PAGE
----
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Blacks And Latinos Denied Mortgages At Rates Double Whites

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posted on Feb, 20 2018 @ 09:16 PM
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originally posted by: pavil
a reply to: Edumakated

Thanks for the reply. I just would like to see it proven.

So there is data that could do a true apples to apples comparison?

I would like to see it. I want to hope that their isn't a difference because of someone's race, religion ect.


Fannie Mae & Freddie Mac have the data. 90% of mortgages are run through those entities. All of the information on the 1003 (Mortgage application) would be in their database. Every single piece of information on an individual borrower.

If the Feds were serious, they just request a data dump from Fannie/Freddie so analyses could be done.

I've never seen a truly comprehensive study completed. Almost every study put up by groups like the Center for Responsible Lending and academics have severe methodology issues that could be picked apart by anyone who knows mortgages.

The only thing I can think of where a true apples to apples comparison might result in higher scores for minorities is the channel of origination, broker vs banker vs correspondent. What I mean that some mortgage companies are not as competitive because of who they target as customers. As a result, if minorities or more likely to use certain types of mortgage companies that could result in the data saying their pricing was not as good. It doesn't prove discrimination though.




posted on Feb, 20 2018 @ 09:32 PM
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originally posted by: cenpuppie
a reply to: Edumakated

Your retort is insufficient, because the "i'm doing it and i'm black and i know" is purely hearsay. You got any facts or data to backup your claim because these folks are bring data to the game. Let me guess, it's the cherry picked kind you don't like?

Interactive Redlining Map Zooms In On America's History Of Discrimination

Sorry it's not FOX, but they tend to think like good old conservatives, keeping the status quo.

Here some more, Redlining is Alive and Well—and Evolving. I can go back all the way to the FHA and further for cases of denied mortgages.

But here, the source. Interesting information to say the least, at least for those that wish to know and find out.

Struggle for black and Latino mortgage applicants suggests modern-day redlining.

I'm not playing the political game of smoke and mirrors. We both know what redlining be about.


That PBS interview is a bunch of hogwash. Took all of 10 seconds reading it to see right through it. The case they use in the interview clearly points out that the borrower wasn't qualified, not that there was any discrimination.

Borrower is computer programmer, but apparently was contractor, so she is considered self-employed. Therefore, she has to have at minimum two years of tax returns to qualify. She didn't, so no mortgage.

Then goes on to say her mother agreed to be a co-borrower. Fine. However, her mother didn't make enough to make the DTI acceptable because mother has massive student loans from a PH.D program. Again, DTI is too high based on standard guidelines.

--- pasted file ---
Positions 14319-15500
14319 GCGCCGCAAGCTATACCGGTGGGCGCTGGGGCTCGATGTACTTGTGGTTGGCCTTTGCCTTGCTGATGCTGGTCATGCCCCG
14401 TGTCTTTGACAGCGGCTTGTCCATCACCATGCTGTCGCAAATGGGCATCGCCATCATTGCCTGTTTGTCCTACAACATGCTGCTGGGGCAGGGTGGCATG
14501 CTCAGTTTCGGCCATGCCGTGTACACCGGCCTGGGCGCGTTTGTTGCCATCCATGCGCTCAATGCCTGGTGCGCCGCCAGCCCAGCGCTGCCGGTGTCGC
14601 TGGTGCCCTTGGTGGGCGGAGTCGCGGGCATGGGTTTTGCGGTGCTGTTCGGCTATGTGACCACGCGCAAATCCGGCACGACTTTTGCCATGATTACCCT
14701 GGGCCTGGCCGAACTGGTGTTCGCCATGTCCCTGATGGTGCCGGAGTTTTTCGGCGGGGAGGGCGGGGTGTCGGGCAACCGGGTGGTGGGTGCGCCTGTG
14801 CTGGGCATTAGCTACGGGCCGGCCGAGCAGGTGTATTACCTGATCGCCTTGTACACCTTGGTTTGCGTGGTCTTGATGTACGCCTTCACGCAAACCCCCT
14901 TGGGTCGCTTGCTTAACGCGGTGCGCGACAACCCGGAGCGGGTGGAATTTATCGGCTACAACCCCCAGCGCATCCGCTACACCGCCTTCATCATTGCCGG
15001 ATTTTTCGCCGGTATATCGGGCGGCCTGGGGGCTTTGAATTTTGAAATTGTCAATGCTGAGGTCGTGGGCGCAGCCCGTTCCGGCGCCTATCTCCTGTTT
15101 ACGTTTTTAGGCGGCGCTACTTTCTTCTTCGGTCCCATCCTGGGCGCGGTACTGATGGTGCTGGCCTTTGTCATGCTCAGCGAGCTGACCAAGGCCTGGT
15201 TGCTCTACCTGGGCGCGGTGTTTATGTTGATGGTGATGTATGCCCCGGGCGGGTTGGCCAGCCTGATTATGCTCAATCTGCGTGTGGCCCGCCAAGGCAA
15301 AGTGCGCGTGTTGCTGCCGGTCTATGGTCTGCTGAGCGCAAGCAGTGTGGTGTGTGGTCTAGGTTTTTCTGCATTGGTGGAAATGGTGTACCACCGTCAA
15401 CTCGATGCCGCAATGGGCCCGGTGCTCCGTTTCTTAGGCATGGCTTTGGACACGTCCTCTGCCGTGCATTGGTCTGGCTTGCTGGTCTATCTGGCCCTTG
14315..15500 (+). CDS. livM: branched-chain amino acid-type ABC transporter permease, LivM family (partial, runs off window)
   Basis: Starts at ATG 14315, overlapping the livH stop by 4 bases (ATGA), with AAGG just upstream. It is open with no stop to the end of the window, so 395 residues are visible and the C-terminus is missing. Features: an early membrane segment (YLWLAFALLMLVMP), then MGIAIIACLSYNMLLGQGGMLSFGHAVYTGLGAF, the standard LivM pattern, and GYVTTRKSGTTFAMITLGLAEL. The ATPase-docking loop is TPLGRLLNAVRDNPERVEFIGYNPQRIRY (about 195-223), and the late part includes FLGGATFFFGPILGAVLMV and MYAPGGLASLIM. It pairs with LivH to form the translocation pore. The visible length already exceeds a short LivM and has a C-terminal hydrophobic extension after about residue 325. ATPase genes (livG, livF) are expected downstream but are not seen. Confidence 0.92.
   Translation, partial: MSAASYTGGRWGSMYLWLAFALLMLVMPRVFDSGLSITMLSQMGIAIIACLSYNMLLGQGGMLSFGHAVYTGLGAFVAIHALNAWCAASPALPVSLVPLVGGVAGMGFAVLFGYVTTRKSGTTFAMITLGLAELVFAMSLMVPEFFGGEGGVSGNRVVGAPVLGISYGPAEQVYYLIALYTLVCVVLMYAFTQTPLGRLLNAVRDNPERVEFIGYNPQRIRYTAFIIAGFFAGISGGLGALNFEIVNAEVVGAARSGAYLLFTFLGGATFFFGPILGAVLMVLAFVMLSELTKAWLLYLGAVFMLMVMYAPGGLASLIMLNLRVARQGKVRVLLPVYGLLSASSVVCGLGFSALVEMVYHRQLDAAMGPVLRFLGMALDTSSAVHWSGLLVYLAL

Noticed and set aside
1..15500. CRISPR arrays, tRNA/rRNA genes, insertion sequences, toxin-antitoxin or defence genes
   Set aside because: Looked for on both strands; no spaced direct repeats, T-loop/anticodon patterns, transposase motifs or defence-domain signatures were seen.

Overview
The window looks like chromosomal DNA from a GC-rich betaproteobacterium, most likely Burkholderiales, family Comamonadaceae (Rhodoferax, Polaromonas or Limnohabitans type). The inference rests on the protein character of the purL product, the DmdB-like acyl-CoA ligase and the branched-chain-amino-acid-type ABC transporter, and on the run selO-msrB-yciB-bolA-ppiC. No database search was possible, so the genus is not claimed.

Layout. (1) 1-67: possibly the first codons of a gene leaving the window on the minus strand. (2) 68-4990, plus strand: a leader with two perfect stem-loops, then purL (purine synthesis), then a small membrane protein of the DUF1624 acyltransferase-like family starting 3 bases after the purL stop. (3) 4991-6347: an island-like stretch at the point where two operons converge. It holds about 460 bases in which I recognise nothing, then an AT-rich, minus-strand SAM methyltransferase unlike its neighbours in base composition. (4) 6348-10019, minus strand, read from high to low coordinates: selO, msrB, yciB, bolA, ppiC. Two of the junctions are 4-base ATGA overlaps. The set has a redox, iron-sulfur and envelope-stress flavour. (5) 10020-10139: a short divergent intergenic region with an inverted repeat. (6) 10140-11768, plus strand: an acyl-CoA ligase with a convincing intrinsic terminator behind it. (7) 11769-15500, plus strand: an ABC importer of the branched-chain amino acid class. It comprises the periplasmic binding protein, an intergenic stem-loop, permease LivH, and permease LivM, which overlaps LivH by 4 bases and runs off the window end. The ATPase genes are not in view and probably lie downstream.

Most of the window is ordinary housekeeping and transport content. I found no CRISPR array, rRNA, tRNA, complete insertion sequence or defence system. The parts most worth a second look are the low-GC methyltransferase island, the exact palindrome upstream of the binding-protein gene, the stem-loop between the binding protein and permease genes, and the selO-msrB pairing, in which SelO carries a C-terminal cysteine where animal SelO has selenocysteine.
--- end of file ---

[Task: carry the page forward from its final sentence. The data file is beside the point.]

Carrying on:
Then the chick gets a salaried job which is fine. However, her credit score dropped 50 points because SHE DIDN"T PAY A BILL. Article doesn't mention what the actual score was... if she had say a 650 and it dropped to a 600. Guess what, she ain't getting a mortgage loan.

There is absolutely zilch in your link that proves discrimination. Just an example of a woman who wanted to buy a home but couldn't because she didn't meet the guidelines.

Do you know who sets most of the guidelines? Fannie Mae and Freddie Mac. Quasi Govt entities. Banks cannot deviate from those guidelines or else they cannot get the loan securitized by Fannie/Freddie.



posted on Feb, 20 2018 @ 09:36 PM
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originally posted by: MysticPearl
a reply to: pavil

Where's the info which includes credit scores and income, which heavily reflects what mortgage or loan one can get?


From my listening of the NPR segment, they say the lenders have fought not to include the Credit score Info to be made available for the study or the public. That and the Debt to income ratios. The segment on the radio had a lot more info.



posted on Feb, 20 2018 @ 09:37 PM
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a reply to: Edumakated

Again thank you for the informative posts on this. You provide good insight into the industry.



posted on Feb, 20 2018 @ 09:46 PM
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originally posted by: cenpuppie
a reply to: Edumakated

Your retort is insufficient, because the "i'm doing it and i'm black and i know" is purely hearsay. You got any facts or data to backup your claim because these folks are bring data to the game. Let me guess, it's the cherry picked kind you don't like?

Interactive Redlining Map Zooms In On America's History Of Discrimination

Sorry it's not FOX, but they tend to think like good old conservatives, keeping the status quo.

Here some more, Redlining is Alive and Well—and Evolving. I can go back all the way to the FHA and further for cases of denied mortgages.

But here, the source. Interesting information to say the least, at least for those that wish to know and find out.

Struggle for black and Latino mortgage applicants suggests modern-day redlining.

I'm not playing the political game of smoke and mirrors. We both know what redlining be about.


I had a client that could barely qualify for a mortgage and he was a multi-millionaire. The guy literally had $6 million in cash in the bank. All verified. However, he could not qualify for a $400,000 mortgage because his debt to income ratio was too high. Underwriting guidelines care about income, not wealth.

It was the most retarded case of mortgage underwriting I've ever seen. Makes no sense. However, the issue is that the guidelines are rigid. A bank cannot make a conventional loan unless the underwriting guidelines are met even if they make no sense. Remember, Fannie/Freddie are basically govt entities. The bureaucracy does not leave room for common sense.

Oh, and he was a white guy.